Journal Article

Integration of Molecular Characterization of Microorganisms in a Global Antimicrobial Resistance Surveillance Program

M. A. Pfaller, J. Acar, R. N. Jones, J. Verhoef, J. Turnidge and H. S. Sader

in Clinical Infectious Diseases

Published on behalf of Infectious Diseases Society of America

Volume 32, issue Supplement_2, pages S156-S167
Published in print May 2001 | ISSN: 1058-4838
Published online May 2001 | e-ISSN: 1537-6591 | DOI: http://dx.doi.org/10.1086/320187
Integration of Molecular Characterization of Microorganisms in a Global Antimicrobial Resistance Surveillance Program

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The SENTRY Antimicrobial Surveillance Program has incorporated molecular strain typing and resistance genotyping as a means of providing additional information that may be useful for understanding pathogenic microorganisms worldwide. Resistance phenotypes of interest include multidrug-resistant pathogens, extended-spectrum β-lactamase (ESBL)-producing Enterobacteriaceae, methicillin-resistant Staphylococcus aureus (MRSA), vancomycin-resistant enterococci, and fluoroquinolone-resistant (FQR) strains of gram-negative bacilli and Streptococcus pneumoniae. Clusters of ⩾2 isolates within a given resistance profile that are linked temporally and by hospital location are flagged for DNA fingerprinting. Further characterization of organisms with respect to resistance genotype is accomplished with use of polymerase chain reaction and DNA sequencing. This process has been highly successful in identifying clonal spread within clusters of multiresistant pathogens. Between 50% and 90% of MRSA clusters identified by phenotypic screening contained evidence of clonal spread. Among the Enterobacteriaceae, ESBL-producing strains of Escherichia coli and Klebsiella pneumoniae are the most common pathogens causing clusters of infection, and ∼50% of recognized clusters demonstrate clonal spread. Clusters of Pseudomonas aeruginosa, Acinetobacter species, and Stenotrophomonas maltophilia have been noted with clonal spread among patients with urinary tract, respiratory, and bloodstream infections. Characterization of mutations in the FQR-determining region of phenotypically susceptible isolates of E. coli and S. pneumoniae has identified first-stage mutants among as many as 40% of isolates. The ability to characterize organisms phenotypically and genotypically is extremely powerful and provides unique information that is important in a global antimicrobial surveillance program.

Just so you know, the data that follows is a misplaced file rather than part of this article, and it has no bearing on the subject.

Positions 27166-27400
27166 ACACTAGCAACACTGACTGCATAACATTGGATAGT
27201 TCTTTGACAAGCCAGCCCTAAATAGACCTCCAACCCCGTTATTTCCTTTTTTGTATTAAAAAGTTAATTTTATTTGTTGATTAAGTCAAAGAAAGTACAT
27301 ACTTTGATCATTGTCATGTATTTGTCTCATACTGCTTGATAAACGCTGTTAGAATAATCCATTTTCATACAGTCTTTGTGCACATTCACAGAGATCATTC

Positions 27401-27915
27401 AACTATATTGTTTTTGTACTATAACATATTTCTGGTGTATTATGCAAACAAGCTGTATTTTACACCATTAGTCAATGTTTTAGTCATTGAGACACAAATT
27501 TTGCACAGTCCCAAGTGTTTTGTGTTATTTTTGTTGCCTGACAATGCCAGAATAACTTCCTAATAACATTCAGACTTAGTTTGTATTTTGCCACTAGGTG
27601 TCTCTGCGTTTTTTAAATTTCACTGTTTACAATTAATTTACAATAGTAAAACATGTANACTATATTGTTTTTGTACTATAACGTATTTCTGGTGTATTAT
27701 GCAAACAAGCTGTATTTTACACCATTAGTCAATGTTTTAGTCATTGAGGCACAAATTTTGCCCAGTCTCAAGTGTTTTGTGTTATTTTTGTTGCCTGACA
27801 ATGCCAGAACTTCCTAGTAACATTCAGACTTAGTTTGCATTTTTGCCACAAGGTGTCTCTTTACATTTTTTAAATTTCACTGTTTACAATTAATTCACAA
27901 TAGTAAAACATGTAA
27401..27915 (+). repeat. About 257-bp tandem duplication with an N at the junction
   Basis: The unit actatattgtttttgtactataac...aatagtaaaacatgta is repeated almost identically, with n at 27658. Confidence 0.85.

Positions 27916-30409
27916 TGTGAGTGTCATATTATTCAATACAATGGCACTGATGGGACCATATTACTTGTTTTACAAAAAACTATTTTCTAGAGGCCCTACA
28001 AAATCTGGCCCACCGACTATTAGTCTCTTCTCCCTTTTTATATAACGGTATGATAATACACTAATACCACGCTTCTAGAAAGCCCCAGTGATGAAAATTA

Journal Article.  5401 words.  Illustrated.

Subjects: Infectious Diseases ; Immunology ; Public Health and Epidemiology ; Microbiology

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